Airline Stocks: Where Value Investing Takes Flight

by: Inglefox Investing

Jim Cramer has said it, the Wall Street analysts have said it and some of the most respected money managers have said it: Don't own an airline stock! Apparently people are listening. They are listening so attentively that the airline prices have fallen drastically. Possibly even too drastically.

That's not a very popular train of thought right now with oil prices nearing $150 a barrel. However, with the prices of the airline stocks so low, it is hard for the long term investor not to consider purchasing them.

Not all airlines are created equal, however. There is one problem with the pending merger between Northwest Airlines Corporation (NWA) and Delta Airlines Inc. (NYSE:DAL) that should keep likely investors away. That problem is that if the market were to get wind of even the slightest possibility of a threat to this merger then these already depressed stock prices will become... well, even more depressing.

AMR Corporation (AMR) the parent company of American Airlines, was one of the few airlines that was able to fight off bankruptcy in the early 2000's and it seems like they may now pay the price for that. Their efforts, however valiant, to keep the company out of bankruptcy protection means that they now have mounds of debt and little cash with which to pay off this debt. For their most recent quarter ended March 31, 2008 they reported only a meager 208 million on the balance sheet with 9.57 billion in current liabilities to pay off and 9.3 billion in long term debt. They were able to earn 5.7 billion in revenue on 4.8 billion cost of revenue meaning that they were able to earn 1.1875 dollars for every dollar spent, but they still come out with a net loss of $1.32 a share. This is one airline that a prudent investor would not want to go near despite its attractive price.

UAL Corporation (UAUA) the parent company of United Airlines much like AMR Corporation is drowning in debt. For their most recent quarter they reported 8.2 billion dollars in current liabilities and 7.3 billion in long term debt. They do have some cash on hand in the amount of 2.4 billion dollars, but the most horrifying fact that about UAUA that is likely to scare off any potential investor is their cost of revenues. For their most recent quarter they were able to earn 4.7 billion in revenue, but their cost of revenue was 4.6 billion. No company can operate under margins like these for too long. Investors be warned!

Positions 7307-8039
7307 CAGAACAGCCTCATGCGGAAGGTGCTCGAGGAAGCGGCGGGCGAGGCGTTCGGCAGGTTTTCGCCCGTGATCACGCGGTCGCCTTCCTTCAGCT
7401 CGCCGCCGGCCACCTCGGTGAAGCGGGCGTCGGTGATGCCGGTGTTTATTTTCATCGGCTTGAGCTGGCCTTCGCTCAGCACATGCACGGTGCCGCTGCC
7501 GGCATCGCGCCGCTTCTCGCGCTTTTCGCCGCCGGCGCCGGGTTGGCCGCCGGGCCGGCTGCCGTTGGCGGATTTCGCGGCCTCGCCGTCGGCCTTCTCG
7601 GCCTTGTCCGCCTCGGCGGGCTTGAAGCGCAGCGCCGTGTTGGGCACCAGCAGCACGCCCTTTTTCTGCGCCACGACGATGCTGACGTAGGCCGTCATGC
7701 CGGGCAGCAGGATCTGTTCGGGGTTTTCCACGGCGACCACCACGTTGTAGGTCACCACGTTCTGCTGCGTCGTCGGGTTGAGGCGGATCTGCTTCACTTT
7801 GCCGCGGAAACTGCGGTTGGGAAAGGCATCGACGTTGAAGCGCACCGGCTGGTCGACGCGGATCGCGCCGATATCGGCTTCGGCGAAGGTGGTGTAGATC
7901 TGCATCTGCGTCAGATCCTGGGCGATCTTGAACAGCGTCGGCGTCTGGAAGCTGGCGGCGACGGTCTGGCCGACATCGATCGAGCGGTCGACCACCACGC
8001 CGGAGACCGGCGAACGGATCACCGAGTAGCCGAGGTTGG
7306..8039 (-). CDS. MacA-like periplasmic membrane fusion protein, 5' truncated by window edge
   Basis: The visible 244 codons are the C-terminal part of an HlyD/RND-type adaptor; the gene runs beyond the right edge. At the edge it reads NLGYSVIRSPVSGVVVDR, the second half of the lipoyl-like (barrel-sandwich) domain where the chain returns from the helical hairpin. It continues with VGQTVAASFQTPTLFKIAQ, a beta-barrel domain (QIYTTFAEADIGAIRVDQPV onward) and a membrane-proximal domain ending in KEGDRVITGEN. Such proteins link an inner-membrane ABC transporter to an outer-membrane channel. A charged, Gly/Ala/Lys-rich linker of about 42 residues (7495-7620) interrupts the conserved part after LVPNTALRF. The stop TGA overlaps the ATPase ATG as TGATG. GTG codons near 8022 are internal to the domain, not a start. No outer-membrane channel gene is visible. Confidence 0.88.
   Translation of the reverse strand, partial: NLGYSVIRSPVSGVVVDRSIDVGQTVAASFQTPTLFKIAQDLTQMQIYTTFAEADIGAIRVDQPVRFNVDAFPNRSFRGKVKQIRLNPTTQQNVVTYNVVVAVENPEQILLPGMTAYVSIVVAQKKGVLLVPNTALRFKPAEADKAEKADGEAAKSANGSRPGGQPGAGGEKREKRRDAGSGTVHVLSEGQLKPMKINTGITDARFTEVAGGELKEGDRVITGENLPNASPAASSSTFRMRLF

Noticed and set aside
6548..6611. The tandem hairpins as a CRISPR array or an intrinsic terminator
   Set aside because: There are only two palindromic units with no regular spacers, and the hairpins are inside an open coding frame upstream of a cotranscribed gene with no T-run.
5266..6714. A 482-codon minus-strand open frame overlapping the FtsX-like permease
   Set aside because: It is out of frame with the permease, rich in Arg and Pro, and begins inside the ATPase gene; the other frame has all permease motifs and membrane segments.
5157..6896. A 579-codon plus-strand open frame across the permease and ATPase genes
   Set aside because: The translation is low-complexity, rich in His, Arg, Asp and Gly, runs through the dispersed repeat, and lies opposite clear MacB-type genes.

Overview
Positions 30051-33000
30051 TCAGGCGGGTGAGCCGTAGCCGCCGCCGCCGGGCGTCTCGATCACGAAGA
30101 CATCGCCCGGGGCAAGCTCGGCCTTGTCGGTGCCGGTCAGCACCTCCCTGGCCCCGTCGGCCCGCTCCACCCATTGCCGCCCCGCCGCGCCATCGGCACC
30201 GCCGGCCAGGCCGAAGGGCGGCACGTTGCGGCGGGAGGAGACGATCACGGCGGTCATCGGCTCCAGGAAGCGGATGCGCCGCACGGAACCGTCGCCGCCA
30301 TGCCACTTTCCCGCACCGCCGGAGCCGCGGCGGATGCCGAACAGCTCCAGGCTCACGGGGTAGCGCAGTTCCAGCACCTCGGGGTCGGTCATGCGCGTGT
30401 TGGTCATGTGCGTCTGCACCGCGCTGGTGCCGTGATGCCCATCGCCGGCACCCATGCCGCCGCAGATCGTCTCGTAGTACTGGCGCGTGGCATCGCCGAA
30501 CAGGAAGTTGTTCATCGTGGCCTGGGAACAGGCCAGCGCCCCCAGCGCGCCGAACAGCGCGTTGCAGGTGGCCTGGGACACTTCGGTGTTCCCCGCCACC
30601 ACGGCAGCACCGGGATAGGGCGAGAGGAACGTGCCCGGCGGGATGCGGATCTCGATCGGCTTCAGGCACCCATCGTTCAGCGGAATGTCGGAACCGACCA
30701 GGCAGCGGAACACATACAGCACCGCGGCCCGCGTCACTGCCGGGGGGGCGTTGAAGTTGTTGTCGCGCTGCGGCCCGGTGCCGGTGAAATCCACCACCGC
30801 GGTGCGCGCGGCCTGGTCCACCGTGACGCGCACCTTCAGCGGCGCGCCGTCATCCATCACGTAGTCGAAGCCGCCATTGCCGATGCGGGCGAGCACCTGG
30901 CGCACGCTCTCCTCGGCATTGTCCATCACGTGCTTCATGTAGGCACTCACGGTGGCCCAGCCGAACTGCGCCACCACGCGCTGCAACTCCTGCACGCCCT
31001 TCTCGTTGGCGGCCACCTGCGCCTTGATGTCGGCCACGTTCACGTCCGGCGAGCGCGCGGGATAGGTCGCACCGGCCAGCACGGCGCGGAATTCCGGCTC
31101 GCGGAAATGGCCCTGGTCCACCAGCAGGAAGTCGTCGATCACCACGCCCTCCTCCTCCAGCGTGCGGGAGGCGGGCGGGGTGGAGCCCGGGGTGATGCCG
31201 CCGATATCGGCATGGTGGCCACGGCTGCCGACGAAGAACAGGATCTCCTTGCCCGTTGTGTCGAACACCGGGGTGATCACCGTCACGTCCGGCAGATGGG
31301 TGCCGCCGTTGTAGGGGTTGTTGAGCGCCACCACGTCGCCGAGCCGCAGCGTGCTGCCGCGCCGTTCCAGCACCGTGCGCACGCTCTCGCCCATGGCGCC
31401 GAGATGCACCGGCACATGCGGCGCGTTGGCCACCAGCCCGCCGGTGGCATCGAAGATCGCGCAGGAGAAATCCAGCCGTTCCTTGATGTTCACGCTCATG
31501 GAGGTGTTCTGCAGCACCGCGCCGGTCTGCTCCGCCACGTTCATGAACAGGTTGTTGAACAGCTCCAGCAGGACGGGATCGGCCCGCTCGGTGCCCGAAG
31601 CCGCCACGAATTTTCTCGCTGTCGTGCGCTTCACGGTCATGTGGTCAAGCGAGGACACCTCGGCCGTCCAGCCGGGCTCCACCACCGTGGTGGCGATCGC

It is indeed true that there are some airlines that investors should steer clear of, but there are also a few that might be worth owning at such attractively low prices. There are three in particular: US Airways Group (LCC), Continental Airlines Inc. (NYSE:CAL) and Alaska Air Group (ALK). These companies boast some decent revenues to cost of revenues ratios for their most recent quarter at 1.368, 1.119 and 1.694, respectively. All three of them also have adequate cash on hand in relation to the size of their business that they all can fight off bankruptcy despite high oil prices for at least two years. LCC has 1.9 billion in cash, CAL 2.2 Billion and ALK 212 million. The truth still remains that the airline industry is not a profitable one at this point, but still these three stocks look like a safe long term investment at bargain basement prices right now.

The biggest factor that every airline has to worry about is the price of oil. With a price of close to $150 a barrel, no airline can be expected to make profit. If this $150 price were sustained for any period of time then eventually all of the airlines would fall into bankruptcy if regulators were not to step in. There seemed to be no stopping the oil run-up until just recently when the first signs of downward pressure started to show themselves. Not only will $150 be a major resistance level for oil to break, congress and the CFTC are now investigating the role of speculation in the oil market. These occurrences may be the beginnings of a pullback in the oil market meaning that the airline stocks may see a short term run-up due to their "inverse of oil" movement.

The bottom line is that airlines are not making money right now, but with prices so low it is hard not to consider buying some of the healthier airlines. An airline with the ability to fight off bankruptcy for two years or more means that an investor can pick up a healthy amount of that airline's stock and then hold on to it until the oil market straightens itself out and the airlines return to profitability. For the traders out there, look for oil to hit near $150 a barrel and then do a pullback meaning that the airlines will see a temporary bounce just perfect for option traders.

Disclosure: No positions